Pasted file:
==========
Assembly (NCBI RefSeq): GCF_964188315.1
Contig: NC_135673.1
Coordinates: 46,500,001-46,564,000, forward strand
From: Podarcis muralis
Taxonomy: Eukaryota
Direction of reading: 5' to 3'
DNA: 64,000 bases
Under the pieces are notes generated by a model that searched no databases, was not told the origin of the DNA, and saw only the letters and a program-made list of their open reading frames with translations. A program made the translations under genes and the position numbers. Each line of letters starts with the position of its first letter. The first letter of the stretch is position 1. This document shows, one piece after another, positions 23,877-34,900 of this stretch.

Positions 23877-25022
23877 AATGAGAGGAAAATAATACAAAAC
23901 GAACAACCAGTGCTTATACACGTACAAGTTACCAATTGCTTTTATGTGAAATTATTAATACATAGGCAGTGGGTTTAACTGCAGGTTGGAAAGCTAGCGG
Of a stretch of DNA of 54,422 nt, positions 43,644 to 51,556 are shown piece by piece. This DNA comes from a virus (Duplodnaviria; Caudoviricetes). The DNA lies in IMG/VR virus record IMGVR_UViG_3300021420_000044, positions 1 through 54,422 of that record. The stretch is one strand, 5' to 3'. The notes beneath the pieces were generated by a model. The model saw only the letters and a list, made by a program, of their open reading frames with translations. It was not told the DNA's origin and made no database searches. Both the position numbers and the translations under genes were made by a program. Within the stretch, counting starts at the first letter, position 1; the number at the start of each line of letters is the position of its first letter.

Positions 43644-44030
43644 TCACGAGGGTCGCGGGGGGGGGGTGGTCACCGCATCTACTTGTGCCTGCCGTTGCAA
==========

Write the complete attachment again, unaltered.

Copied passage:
Assembly (NCBI RefSeq): GCF_964188315.1
Contig: NC_135673.1
Coordinates: 46,500,001-46,564,000, forward strand
From: Podarcis muralis
Taxonomy: Eukaryota
Direction of reading: 5' to 3'
DNA: 64,000 bases
Under the pieces are notes generated by a model that searched no databases, was not told the origin of the DNA, and saw only the letters and a program-made list of their open reading frames with translations. A program made the translations under genes and the position numbers. Each line of letters starts with the position of its first letter. The first letter of the stretch is position 1. This document shows, one piece after another, positions 23,877-34,900 of this stretch.

Positions 23877-25022
23877 AATGAGAGGAAAATAATACAAAAC
23901 GAACAACCAGTGCTTATACACGTACAAGTTACCAATTGCTTTTATGTGAAATTATTAATACATAGGCAGTGGGTTTAACTGCAGGTTGGAAAGCTAGCGG
Of a stretch of DNA of 54,422 nt, positions 43,644 to 51,556 are shown piece by piece. This DNA comes from a virus (Duplodnaviria; Caudoviricetes). The DNA lies in IMG/VR virus record IMGVR_UViG_3300021420_000044, positions 1 through 54,422 of that record. The stretch is one strand, 5' to 3'. The notes beneath the pieces were generated by a model. The model saw only the letters and a list, made by a program, of their open reading frames with translations. It was not told the DNA's origin and made no database searches. Both the position numbers and the translations under genes were made by a program. Within the stretch, counting starts at the first letter, position 1; the number at the start of each line of letters is the position of its first letter.

Positions 43644-44030
43644 TCACGAGGGTCGCGGGGGGGGGGTGGTCACCGCATCTACTTGTGCCTGCCGTTGCAA